Tag Archives: self-hypnosis

Chuck’s Place: Finding Equanimity

Finding equanimity in nature…
– Photo by Jan Ketchel

The ability to remain consistently calm, in this time of incessant turbulence and rapid unpredictable bipolar shifts, is a cherished resource. Equanimity greets every moment with equal attention, appreciation, clarity and calm.

Buddhist practice embraces equanimity as the ultimate attitude needed for successful transition from human to infinite life. The ability to be present, to not sow a seed of reincarnation—by distraction or attachment—in the dying process, frees the energy body to evolve in its definitive journey beyond human life.

The Shamans of Ancient Mexico also valued the relationship of equanimity and death. They reasoned that any moment in life could be one’s final moment, hence one should be fully present, alive, and equally appreciative of every moment in life, regardless of personal preferences.

The Shaman’s perspective is the ultimate Declaration of Independence, “We hold these truths to be self-evident, that all moments are created equal, that they are endowed by their Creator with certain inalienable rights, that among these are Life, Liberty and the pursuit of Happiness.”

The Shamans cultivate equanimity as a program for living, the Buddhists as the key in dying. Both cultivate an attitude of deep calm in approaching life’s greatest encounter—its final moment.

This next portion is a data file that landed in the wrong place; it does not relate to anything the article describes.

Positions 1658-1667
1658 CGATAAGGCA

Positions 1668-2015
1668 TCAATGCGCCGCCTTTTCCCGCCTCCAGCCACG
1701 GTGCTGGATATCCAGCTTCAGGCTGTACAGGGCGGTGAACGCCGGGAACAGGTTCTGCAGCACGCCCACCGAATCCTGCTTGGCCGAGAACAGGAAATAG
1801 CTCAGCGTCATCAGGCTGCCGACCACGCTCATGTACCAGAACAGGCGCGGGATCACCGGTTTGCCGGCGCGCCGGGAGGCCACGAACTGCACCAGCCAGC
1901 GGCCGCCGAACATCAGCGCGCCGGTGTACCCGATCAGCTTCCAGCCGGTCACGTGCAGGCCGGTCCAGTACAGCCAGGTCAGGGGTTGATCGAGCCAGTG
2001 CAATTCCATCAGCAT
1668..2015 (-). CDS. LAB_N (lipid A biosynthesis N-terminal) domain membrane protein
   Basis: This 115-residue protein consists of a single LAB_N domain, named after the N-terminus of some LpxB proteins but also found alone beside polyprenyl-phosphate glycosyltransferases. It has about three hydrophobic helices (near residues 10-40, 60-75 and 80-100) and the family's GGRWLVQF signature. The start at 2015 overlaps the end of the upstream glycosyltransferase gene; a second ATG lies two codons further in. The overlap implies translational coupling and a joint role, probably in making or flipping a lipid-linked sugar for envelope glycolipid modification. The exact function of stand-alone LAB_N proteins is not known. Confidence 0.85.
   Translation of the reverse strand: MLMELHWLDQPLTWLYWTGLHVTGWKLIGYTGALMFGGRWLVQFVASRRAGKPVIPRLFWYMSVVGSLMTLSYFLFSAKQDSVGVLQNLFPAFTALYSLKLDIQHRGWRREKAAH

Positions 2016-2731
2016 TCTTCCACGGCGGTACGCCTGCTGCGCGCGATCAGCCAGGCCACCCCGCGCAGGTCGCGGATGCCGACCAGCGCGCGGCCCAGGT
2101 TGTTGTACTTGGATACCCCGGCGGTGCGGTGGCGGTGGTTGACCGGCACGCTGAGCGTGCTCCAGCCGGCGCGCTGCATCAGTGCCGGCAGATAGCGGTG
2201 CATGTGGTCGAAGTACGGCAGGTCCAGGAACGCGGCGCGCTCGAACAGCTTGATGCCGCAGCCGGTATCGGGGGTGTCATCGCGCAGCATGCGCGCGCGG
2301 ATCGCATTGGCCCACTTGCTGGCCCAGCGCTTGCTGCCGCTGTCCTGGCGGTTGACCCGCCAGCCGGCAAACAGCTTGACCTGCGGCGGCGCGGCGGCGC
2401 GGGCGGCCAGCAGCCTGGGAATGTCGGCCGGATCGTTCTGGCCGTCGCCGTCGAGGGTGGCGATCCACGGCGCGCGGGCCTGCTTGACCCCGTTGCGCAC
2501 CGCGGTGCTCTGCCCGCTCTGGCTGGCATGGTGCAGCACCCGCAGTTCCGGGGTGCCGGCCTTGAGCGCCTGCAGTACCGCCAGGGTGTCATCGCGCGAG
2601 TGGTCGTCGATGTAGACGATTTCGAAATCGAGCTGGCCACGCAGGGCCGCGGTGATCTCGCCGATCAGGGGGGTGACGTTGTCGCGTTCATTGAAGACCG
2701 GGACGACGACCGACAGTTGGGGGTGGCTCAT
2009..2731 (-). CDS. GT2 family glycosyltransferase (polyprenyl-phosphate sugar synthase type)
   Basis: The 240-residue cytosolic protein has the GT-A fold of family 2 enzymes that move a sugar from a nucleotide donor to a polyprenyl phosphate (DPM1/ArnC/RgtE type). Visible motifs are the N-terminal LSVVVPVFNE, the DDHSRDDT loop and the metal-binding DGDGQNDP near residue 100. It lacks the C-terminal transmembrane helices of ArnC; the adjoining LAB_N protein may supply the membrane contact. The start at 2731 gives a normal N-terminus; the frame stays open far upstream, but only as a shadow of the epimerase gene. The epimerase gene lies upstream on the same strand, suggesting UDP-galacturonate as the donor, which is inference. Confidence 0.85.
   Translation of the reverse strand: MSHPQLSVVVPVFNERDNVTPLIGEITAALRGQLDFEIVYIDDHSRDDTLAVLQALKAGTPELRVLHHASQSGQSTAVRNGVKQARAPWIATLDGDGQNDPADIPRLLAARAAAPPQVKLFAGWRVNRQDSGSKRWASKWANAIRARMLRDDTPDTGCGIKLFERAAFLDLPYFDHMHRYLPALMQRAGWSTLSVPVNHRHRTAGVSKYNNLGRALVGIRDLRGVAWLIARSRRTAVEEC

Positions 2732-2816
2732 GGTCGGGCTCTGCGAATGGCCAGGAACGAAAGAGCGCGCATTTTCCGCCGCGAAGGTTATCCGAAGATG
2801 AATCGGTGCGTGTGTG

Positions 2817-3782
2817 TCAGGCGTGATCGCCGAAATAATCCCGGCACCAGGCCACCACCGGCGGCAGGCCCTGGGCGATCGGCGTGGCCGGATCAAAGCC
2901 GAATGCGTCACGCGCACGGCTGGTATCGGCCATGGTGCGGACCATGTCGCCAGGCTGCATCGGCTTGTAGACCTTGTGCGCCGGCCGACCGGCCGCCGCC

How can we cultivate equanimity?

The Shamans contribute an attitude shift. Each day they remind themselves, ” My name is ________, a being who is going to die.” Far from being a morbid ‘Good Morning, World,’ this use of death as an advisor heightens one’s awareness to be fully present and engaged in every moment of the day, regardless of the activity.

How often do we lament a Monday morning, or the end of a joyous encounter? Even worse, how often do we dread an encounter or work task, and pray for it to quickly end. The intent of equanimity is to be equally calm and present to each equal moment, regardless of its intensity.